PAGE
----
The signs are pointing to an upsurge in leisure boating. Yacht chartering is seen as one of the safest ways to enjoy a break at present due to the minimal contact charterers have with other people. Yachts are considered to be more hygienic, given the ratio of crew to guests and the exclusivity of being on a private boat. Affluent consumers are looking for getaways with fewer crowds, more privacy and the ability to gather privately with those closest to them. The Boat Affair platform (whose rentals are available in more than 60 countries) has seen a 23 per cent increase in requests from customers who traditionally would opt for a hotel vacation or a seaside resort but are now seeking a safer alternative. And, according to a new survey by LuggageHero, 25 per cent of travellers report they will try to avoid crowded commercial flights and public transportation in a post-coronavirus world.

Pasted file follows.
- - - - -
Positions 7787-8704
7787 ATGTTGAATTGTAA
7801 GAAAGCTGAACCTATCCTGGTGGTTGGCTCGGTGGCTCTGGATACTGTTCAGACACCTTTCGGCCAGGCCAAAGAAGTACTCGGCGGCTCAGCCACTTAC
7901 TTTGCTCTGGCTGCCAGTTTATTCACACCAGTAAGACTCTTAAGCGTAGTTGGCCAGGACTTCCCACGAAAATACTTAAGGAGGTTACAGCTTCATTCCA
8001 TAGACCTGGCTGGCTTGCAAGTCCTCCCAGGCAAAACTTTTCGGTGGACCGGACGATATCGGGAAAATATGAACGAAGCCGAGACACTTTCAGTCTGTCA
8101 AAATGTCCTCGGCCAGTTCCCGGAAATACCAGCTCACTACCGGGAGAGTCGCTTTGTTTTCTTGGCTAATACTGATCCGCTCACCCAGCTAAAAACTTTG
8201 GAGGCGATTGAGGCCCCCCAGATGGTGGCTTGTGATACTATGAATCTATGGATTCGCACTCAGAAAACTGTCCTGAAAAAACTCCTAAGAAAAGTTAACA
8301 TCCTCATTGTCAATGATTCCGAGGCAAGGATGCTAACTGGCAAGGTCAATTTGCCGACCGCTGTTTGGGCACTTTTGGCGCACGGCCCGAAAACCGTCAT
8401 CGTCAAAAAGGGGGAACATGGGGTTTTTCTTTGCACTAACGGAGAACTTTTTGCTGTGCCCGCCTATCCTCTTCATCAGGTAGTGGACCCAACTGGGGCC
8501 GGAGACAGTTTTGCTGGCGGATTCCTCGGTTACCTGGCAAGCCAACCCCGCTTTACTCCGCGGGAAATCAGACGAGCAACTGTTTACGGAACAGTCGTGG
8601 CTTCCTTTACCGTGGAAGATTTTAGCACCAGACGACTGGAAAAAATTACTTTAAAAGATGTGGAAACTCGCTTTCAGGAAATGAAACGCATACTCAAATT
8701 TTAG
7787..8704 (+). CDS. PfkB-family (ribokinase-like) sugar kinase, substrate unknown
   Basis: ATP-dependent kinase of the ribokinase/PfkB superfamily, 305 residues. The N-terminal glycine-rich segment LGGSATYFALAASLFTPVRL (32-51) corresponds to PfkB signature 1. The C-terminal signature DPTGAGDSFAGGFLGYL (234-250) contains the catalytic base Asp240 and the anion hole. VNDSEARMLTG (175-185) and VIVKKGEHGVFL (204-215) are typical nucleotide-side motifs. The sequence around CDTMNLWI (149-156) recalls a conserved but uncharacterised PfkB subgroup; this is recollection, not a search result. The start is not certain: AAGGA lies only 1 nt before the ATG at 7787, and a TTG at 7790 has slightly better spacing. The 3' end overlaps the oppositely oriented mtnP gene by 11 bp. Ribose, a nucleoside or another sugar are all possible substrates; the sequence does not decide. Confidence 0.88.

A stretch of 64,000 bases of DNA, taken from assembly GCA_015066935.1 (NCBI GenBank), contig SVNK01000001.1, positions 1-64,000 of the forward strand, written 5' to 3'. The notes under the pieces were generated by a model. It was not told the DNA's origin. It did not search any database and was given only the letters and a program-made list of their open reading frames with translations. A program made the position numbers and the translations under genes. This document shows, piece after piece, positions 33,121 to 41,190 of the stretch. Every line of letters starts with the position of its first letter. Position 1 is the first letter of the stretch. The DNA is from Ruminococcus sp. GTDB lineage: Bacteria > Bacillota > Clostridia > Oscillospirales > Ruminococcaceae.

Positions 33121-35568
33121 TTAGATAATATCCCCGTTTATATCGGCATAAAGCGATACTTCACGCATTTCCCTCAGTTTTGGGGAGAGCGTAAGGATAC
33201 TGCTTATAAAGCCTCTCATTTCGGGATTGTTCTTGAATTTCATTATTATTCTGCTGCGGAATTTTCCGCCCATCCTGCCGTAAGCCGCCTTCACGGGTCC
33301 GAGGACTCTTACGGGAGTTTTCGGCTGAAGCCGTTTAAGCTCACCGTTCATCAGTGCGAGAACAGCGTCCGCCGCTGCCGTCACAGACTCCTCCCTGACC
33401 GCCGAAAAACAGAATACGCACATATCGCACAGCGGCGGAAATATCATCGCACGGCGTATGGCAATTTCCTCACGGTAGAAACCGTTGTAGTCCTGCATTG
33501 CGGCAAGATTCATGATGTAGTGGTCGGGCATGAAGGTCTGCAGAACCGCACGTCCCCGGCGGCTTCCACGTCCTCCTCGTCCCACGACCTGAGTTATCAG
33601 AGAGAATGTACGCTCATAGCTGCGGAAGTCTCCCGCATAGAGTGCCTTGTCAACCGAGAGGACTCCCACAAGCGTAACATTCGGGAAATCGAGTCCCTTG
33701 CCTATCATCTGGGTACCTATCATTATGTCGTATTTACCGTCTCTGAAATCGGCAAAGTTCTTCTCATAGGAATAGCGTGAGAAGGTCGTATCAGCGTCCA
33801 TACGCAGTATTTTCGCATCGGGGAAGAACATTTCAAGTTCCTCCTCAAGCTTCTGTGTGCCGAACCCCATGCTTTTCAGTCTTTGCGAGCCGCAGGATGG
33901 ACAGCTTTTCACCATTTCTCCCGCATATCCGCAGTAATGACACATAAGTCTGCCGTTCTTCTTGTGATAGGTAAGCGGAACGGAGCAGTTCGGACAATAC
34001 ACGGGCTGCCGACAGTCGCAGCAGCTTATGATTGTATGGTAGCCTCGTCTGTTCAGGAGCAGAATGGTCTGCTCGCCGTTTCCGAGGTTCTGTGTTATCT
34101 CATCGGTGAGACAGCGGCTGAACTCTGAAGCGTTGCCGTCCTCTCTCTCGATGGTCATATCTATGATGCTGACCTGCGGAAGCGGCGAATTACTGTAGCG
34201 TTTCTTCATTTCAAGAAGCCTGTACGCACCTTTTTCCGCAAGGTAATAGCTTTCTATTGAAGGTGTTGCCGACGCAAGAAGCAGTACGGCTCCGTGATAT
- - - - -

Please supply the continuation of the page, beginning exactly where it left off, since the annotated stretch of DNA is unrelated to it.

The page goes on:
Meanwhile, in countries where travel is still restricted, many larger leisure boats and super yachts remain fully crewed and operational – also leading to increased need for connectivity as crews try to stay in touch with family and friends while conducting as many ship operations as possible via remote techniques. With crew restricted to remaining on the vessel in many places, higher speeds and larger bandwidth capacity is needed to provide leisure activities too.

    The leisure boat sector was initially hit hard by international lockdowns and is now incurring additional costs for deep cleaning, personal protective equipment, virus testing etc which are not generally reflected in the charter fees. As a result, systems which allow to optimise bandwidth consumption in order to reduce expenses on communication are proving popular with consumers looking to install or upgrade yacht connectivity systems.